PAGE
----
Apart from a initial trip back to the shop to return a bag of flour because as soon as I opened it the whole inside was swarming with flour weevils, but needless to say they had all burrowed below the surface by the time I got back to the shop, but being my friendly local shopkeeper he took my word for it (not that he had much of a option) because I had already proceeded to select and open another bag in the shop just to check it was ok as the bags probably came from the same batch, but I did read in one of the books about keeping Whole Meal flour in a air-tight bag in the fridge to help preserve it, which I have done with both the Wholemeal and ordinary bread flour.
But I have a feeling in the future a couple of 150g bags are not going to last very long.

For this my first attempt I decided to go for a 50/50 mix of Plain and Wholemeal flour 50/50 as suggested in the main recipe book (unlike the instructional book that said do not use more than a 40/60 mix), I also decided to give it a good splash of Virgin Olive Oil a small handful of Caraway Seeds (well they have been in the cupboard for a bout 12 years, so thought it was time to use them) and a small dollop of margarine.

And, here are the results of my first 1lb loaf attempt, but when it was in machine it initially looked so small and sort of crumpled into one corner I didn't think it was going to be a successful first attempt and if it was it was going to be very tiny, but as you can see, the result is very good, not a bad size considering, but will not bother with the 1lb mix in the future and will stay with the 1.5lb, texture is excellent and even the crust is absolutely perfect, well that's about all I can think of apart from it tastes absolutely great.

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Sara, thanks for the help.

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PostSubject: Re: Fresh bread   Sat Oct 12, 2013 4:31 am

That looks great Phil. g You will soon be addicted to making bread. Not all will be successful, so don't cry if you have a disaster.

When I first got my machine a good few years ago I used it a heck of a lot, was really pleased with it and certainly got my (Dave's) money's worth, whether I did the whole process in the machine or just used it for dough. When we sold the house we didn't have space in the rental. then I bought The Kenwood chef mixer so it has been a natural progression. Still have the machine somewhere in the 'box' room! [You must be registered and logged in to see this image.]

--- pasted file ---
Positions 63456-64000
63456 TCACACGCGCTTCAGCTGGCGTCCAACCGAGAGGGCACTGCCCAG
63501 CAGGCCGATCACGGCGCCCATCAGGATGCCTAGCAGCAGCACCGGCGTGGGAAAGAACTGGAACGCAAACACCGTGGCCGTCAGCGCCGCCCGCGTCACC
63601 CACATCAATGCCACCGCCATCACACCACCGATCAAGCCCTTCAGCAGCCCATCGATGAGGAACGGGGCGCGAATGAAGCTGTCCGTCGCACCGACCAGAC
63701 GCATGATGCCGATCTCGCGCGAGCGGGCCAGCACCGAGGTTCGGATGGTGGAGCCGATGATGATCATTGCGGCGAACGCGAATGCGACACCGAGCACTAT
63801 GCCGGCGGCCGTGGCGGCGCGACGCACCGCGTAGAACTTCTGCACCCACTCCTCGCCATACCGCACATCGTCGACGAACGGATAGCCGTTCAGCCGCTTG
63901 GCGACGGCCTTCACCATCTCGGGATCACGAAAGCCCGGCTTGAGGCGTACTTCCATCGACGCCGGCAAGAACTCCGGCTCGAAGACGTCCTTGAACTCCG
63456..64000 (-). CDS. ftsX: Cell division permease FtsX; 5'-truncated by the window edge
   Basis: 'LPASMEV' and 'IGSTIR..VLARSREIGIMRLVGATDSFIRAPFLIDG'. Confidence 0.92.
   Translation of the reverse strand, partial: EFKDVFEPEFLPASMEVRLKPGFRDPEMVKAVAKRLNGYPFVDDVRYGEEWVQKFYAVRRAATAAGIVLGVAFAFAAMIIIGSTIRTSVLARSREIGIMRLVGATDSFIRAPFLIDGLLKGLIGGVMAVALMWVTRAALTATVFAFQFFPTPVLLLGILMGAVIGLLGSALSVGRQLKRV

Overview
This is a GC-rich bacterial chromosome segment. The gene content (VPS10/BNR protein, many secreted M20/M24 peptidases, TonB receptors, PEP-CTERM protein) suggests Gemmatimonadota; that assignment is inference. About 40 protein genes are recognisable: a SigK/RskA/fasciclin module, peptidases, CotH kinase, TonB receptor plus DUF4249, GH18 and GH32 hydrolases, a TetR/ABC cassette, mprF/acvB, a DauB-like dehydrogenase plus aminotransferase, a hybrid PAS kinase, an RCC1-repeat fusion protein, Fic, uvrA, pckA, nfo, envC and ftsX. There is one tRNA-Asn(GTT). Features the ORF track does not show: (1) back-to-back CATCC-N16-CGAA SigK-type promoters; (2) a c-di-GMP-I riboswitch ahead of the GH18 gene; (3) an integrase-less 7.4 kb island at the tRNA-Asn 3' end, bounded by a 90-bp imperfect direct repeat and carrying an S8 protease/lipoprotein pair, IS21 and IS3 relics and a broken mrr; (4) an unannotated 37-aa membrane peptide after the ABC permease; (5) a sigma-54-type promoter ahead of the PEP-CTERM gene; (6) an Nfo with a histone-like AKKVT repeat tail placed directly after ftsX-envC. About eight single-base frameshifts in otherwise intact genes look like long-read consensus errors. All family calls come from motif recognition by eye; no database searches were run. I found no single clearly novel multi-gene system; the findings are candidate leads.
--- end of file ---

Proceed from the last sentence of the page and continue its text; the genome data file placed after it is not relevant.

So, wishing you many happy loaves with your new friend, it will be worth it!

Sara

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PostSubject: Re: Fresh bread   Sat Oct 12, 2013 5:39 pm

I've eaten most of that one already, well we have to make sure it's not gone off, don't we!

I was out shopping at Aldi today and blow me down, haven't they gone and got them in stock 'again' not to mention £5 cheaper than Argos, and some kitchen scales.

Mind you this bread making lark doesn't come cheap, so if anyone is trying this to save money 'forget it' but yes, it does taste much better.
So today I stocked up with some Raisins, Almonds and Walnuts for later in the week when I have another go (apart from which I want my own flavourings and not 'Weevil' flavouring, although maybe that time I will try using a 2 &
1 cup mix instead of a 50/50 mix, only for convenience as it's just easier to measure out full cups instead of half cups, plus it's a trial and try thing to see if it's not quite so 'heavy' as this last one and hopefully a bit larger.


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PostSubject: Re: Fresh bread   Sat Oct 12, 2013 6:32 pm

Go Phil! g

It will get cheaper and last longer once the novelty wears off! But enjoy it, as hobbies go it is a cheap one.

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PostSubject: Re: Fresh bread   Tue Oct 15, 2013 1:20 am

Ok, just a final update on my escaped, on Sunday I ended up having to take the bread maker back to Argos, basically because on Saturday I pugged it into my power consumption tester and left it running on test without the pot inside to be able to get a accurate idea of how much power it uses on a cycle.
(which was .25Kwh (1/4Kwh), basically about .03p, so a total including electric of .72p per loaf, but that's also without counting the initial cost of the machine)

Unfortunately though the heat rising inside started to spoil the viewing window, ok no problem, I checked and ordered the last one in stock so as not to get there to find they had run out, then got home only to find the cook book was missing, so another trip back to retrieve the book from the one I had taken back.